Interesting Facts about Dyslexia
- People with dyslexia are usually more creative and have a higher level of intelligence.
- Dyslexia is the most common learning disability. Individuals with this medical condition have difficulty in the areas of language processing
- 1 in 5 people suffer from dyslexia.
- About 70 to 85% of children who are placed in special education for learning disabilities are dyslexic.
- Dyslexia does not reflect an overall defect in language, but a localized weakness within the phonologic module of the brain (where sounds of language are put together to form words or break words down into sounds).
- Those with dyslexia use only the right side of the brain to process language, while non-dyslexics use three areas on the left side of the brain to process language.
- Children have a 50% chance of having dyslexia if one parent has it. And a 100% chance if both parents have it.
- Dyslexia ranges from mild to severe. Around 40% of people with dyslexia also have ADHD. And those with dyslexia use about 5 times more energy to complete mental tasks.
- Dyslexia is not a disease so there is no cure. It’s a learning disability that includes difficulty in the use/processing of linguistic and symbolic codes, alphabetic letters representing speech sounds or number and quantities.
- Dyslexics do not “see” words backwards. The “b-d” letter reversal for example is mainly caused by deficits in interpreting left and right.
- The U.S. Department of Health and Human Services estimates that 15% of the population has dyslexia.
Famous People With Dyslexia
– Head of 2nd Largest Steel Maker in America (Bethlehem Steel)
– Top Prudential Financial Advisor
– Entrepreneur/Founder of Virgin Airlines
– Founder of Ford Motors
F. Scott Fitzgerald
– Author of The Great Gatsby
Hans Christian Anderson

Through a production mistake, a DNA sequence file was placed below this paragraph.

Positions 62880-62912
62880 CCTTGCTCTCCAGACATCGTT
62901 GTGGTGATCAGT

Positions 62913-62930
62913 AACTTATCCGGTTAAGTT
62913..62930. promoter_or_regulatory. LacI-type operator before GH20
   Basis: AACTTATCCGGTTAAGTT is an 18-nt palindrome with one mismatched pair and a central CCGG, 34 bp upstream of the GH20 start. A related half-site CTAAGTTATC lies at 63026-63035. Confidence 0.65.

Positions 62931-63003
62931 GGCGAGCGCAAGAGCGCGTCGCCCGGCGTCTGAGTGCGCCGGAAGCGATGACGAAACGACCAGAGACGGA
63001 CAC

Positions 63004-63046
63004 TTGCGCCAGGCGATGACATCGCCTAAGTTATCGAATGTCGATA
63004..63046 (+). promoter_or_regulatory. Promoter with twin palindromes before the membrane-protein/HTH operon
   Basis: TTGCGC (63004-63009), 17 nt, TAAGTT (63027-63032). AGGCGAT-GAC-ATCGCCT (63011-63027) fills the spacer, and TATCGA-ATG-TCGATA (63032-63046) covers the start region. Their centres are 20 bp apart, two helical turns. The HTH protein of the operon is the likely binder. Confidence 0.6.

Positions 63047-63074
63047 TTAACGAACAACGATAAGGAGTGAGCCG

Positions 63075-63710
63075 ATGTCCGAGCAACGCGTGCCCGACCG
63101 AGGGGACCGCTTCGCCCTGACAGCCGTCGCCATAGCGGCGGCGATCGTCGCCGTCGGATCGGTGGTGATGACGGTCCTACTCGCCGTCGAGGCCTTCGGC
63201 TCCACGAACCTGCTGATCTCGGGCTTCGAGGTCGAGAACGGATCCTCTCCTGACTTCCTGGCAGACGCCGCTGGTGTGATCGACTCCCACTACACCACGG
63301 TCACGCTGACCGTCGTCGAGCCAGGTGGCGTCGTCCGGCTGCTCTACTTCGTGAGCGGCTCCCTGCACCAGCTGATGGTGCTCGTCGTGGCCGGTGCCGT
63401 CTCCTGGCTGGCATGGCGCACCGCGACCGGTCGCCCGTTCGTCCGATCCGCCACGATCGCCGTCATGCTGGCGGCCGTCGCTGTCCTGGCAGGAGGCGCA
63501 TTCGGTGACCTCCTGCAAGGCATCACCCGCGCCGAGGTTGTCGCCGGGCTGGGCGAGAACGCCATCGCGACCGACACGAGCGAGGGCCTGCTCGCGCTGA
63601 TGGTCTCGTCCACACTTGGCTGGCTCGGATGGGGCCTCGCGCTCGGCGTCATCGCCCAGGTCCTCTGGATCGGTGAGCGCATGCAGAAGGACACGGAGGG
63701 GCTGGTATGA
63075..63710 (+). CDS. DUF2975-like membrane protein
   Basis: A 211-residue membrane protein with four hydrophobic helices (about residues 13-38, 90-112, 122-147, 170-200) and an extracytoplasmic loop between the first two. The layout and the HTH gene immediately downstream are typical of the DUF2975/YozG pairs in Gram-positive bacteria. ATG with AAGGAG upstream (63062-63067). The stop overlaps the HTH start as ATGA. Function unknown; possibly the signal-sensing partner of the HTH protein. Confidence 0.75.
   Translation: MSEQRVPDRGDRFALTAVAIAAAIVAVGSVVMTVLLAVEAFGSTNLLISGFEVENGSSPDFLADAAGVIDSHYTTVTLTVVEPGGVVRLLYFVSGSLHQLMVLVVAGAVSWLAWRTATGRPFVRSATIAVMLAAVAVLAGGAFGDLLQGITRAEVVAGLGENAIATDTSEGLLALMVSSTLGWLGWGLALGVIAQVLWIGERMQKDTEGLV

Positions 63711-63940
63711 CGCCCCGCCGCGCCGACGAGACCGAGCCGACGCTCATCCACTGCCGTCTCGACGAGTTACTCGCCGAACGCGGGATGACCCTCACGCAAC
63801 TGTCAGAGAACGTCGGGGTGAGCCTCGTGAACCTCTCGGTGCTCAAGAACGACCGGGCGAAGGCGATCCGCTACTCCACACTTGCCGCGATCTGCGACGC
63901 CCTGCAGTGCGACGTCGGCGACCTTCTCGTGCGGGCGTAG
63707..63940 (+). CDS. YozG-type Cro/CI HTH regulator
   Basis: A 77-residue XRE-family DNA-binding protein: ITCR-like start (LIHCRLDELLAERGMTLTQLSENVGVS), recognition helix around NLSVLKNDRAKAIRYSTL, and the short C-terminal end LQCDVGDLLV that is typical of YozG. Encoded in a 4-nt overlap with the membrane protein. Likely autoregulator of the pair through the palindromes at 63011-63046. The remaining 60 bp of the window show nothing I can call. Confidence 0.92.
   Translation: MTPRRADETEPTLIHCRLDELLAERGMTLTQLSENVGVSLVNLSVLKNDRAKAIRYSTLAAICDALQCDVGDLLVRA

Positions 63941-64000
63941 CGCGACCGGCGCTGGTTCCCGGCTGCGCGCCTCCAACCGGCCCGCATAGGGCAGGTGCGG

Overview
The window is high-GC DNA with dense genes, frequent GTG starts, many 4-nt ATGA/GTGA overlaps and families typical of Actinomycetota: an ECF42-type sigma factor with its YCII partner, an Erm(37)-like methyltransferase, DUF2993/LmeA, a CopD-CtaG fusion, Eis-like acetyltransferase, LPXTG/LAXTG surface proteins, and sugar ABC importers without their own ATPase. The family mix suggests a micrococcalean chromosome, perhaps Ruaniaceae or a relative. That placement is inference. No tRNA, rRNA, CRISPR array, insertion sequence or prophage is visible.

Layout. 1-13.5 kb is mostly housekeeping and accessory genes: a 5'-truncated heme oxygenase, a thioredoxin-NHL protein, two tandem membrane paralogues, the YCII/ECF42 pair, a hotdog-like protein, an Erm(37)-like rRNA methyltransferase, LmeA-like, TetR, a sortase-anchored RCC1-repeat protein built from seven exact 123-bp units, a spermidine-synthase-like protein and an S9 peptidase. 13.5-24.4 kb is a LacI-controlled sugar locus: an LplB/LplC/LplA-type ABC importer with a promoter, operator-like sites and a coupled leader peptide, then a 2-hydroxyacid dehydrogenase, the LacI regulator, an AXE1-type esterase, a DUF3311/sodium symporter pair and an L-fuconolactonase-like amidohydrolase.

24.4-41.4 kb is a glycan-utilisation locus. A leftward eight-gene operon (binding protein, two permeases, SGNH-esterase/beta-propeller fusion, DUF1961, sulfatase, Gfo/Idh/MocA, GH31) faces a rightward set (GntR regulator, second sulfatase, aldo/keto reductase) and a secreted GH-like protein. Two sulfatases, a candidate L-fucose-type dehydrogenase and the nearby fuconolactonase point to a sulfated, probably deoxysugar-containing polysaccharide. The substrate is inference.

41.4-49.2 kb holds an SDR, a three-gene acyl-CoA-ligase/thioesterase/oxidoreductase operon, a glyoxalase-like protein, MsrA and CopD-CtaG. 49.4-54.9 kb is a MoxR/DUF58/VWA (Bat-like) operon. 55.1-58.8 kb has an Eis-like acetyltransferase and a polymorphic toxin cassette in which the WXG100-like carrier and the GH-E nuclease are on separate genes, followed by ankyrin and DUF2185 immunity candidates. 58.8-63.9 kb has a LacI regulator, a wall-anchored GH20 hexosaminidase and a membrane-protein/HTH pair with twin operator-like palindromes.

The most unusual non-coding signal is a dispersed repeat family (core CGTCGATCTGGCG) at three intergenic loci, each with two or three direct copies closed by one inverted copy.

– Author of The Little Mermaid, The Ugly Duckling, The Steadfast Tin Soldier, and The Emperor’s New Clothes.
– NBC News’ chief foreign correspondent
– World Famous Director
– World Famous Animator
– An American artist who was a leading figure in the visual art movement known as pop art
– World Famous Arts
Mindfulness, Meditation How It Helps Dyslexia
Dana Farley, age 22, a Long Island native who credits the Transcendental Meditation technique with helping her to overcome the challenges of dyslexia as well as teenage anxiety and depression.
Having struggled with severe dyslexia since childhood, Dana says, “I had a lot of insecurities when it came to school. Since starting TM I’m not putting myself down all the time. The negative thoughts just don’t appear. Instead of thinking, ‘I can’t do this’ I’m thinking ‘Why not?’”
Aware of the high stress levels and a troubling rise in suicide rates and depression in American teenagers, Dana had the idea to create a documentary about her own TM experience. She started making the film in high school, and continued working on it even while an undergraduate at Bucknell University. Even though Dana majored in English, she joined a film club to get more practice behind the camera. Dana’s perseverance paid off…Read More
Recommended Reading on Dyslexia
By Sally Shaywitz, M.D.
In Overcoming Dyslexia, Dr. Sally Shaywitz, codirector of the Yale Center for the Study of Learning and Attention and a leader in the new research into how the brain works, offers the latest information about reading problems and proven, practical techniques that, along with hard work and the right help, can enable anyone to overcome them.
The Dyslexic Advantage
By Brock L. Eide, M.D., M.A. & Fernette F. Eide, M.D.
In this paradigm-shifting book, neurolearning experts Drs. Brock and Fernette Eide describe an exciting new brain science that reveals that dyslexic people have unique brain structure and organization. While the differences are responsible for certain challenges with literacy and reading, the dyslexic brain also gives a predisposition to important skills, and special talents.